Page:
9. Part of what is lost in this, those that don’t go to church, is ‘are they really rejecting Christ and hence their baptism?’, or are they really (even if they intellectually cannot put 2 and 2 together rejecting what is in fact a false Christ. We all know the false Christ, the one called “imitate Christ” among other names, which is the very opposite of Christ since Christ builds nothing up for Himself.

    If for example a baptized baptist leaves his church because in spite of his baptism he can no longer live up to the ‘law “christ”‘ his doctrine and church most certainly preach Sunday to Sunday (I know this is in fact the case first hand and doctrinally 10x over), and he leaves such a heterodoxy, which holds up to him an not present other christ, yet he holds onto “I am baptized” none the less, then he is no different than a Lutheran who cannot attend such a heterodoxy (of which Pieper speaks) if providentially there is no true confession nearby that actually preaches, teaches and confesses what is true. If a Lutheran lived in an area where he cannot receive the Word and Sacrament as instituted, and only Baptist and other confessions existed, he cannot attend that either. And such would be viewed as one who “does not attend church”. Yet said Lutheran would be clinging to his baptism, yes, even as he is a real sinner. On lookers would only see a man who is a sinner and does not attend church for all they know. They would be wrong. This attestment of the power baptism even when a Word and Sacrament church does not exist in reach. Pieper says, such a situation must be endured as the cross that it is. This is the case with many from other confessions for certain, however, intellectually they don’t put 2 and 2 together nor can they for all they know is the false doctrine they’ve been taught and they’ve been baptized. As Luther well said at times God sustained his church mainly only through baptized infants, so astray its external witness has gone.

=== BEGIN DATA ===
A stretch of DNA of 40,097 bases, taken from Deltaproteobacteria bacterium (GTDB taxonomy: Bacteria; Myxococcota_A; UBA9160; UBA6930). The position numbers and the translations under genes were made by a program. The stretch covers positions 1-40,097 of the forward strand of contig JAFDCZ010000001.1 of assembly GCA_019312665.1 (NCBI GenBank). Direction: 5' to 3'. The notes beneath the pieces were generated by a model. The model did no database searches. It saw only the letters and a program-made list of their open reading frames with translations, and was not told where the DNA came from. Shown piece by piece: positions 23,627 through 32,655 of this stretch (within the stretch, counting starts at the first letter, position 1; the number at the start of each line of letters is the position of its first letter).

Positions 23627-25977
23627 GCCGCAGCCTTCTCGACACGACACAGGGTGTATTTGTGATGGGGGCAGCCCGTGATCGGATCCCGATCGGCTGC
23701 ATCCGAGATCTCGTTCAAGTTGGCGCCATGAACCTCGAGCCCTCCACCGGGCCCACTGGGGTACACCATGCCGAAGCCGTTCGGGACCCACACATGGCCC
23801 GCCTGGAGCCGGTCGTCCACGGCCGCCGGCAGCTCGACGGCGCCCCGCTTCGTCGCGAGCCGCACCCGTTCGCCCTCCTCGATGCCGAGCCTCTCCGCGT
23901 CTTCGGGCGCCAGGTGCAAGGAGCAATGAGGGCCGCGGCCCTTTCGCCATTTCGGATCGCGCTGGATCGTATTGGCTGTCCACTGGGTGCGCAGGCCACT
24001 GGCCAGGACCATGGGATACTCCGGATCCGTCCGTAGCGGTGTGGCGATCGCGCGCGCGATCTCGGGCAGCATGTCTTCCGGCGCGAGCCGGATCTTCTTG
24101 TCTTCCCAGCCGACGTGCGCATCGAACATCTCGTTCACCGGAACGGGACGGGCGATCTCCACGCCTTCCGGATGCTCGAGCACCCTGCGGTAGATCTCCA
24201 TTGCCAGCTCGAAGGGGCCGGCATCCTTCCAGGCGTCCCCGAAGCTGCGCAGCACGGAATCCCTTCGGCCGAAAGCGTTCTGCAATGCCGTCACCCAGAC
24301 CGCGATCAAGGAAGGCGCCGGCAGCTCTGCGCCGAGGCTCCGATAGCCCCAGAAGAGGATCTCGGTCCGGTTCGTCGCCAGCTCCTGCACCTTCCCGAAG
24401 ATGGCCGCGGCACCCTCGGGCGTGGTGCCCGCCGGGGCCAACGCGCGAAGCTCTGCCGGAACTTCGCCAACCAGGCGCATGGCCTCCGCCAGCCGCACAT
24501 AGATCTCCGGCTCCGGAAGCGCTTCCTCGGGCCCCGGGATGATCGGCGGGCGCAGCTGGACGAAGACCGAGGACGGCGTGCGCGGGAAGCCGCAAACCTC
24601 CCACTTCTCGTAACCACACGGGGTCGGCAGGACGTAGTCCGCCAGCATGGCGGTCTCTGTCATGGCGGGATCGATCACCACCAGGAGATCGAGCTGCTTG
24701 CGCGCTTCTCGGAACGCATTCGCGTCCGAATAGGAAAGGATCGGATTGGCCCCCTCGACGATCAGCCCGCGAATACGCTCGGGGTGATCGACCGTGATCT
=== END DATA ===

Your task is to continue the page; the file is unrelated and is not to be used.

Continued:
Having traversed 2 confessions, baptist, reformed and now Lutheran and developed a very sensative nose to hidden “work your way to heave but we just won’t say it that way lest we be found out” – Lutherans of which I am now, are simply bonkers if they think that just because the label on the door says, “LCMS, WELS, etc…” that deadly heterodoxy is not in the mix. I am LCMS and we attend every Sunday to receive the gifts of Christ, Lord knows I need them, but there are in fact certain LCMS churches I would recommend no more than Benny Hinn.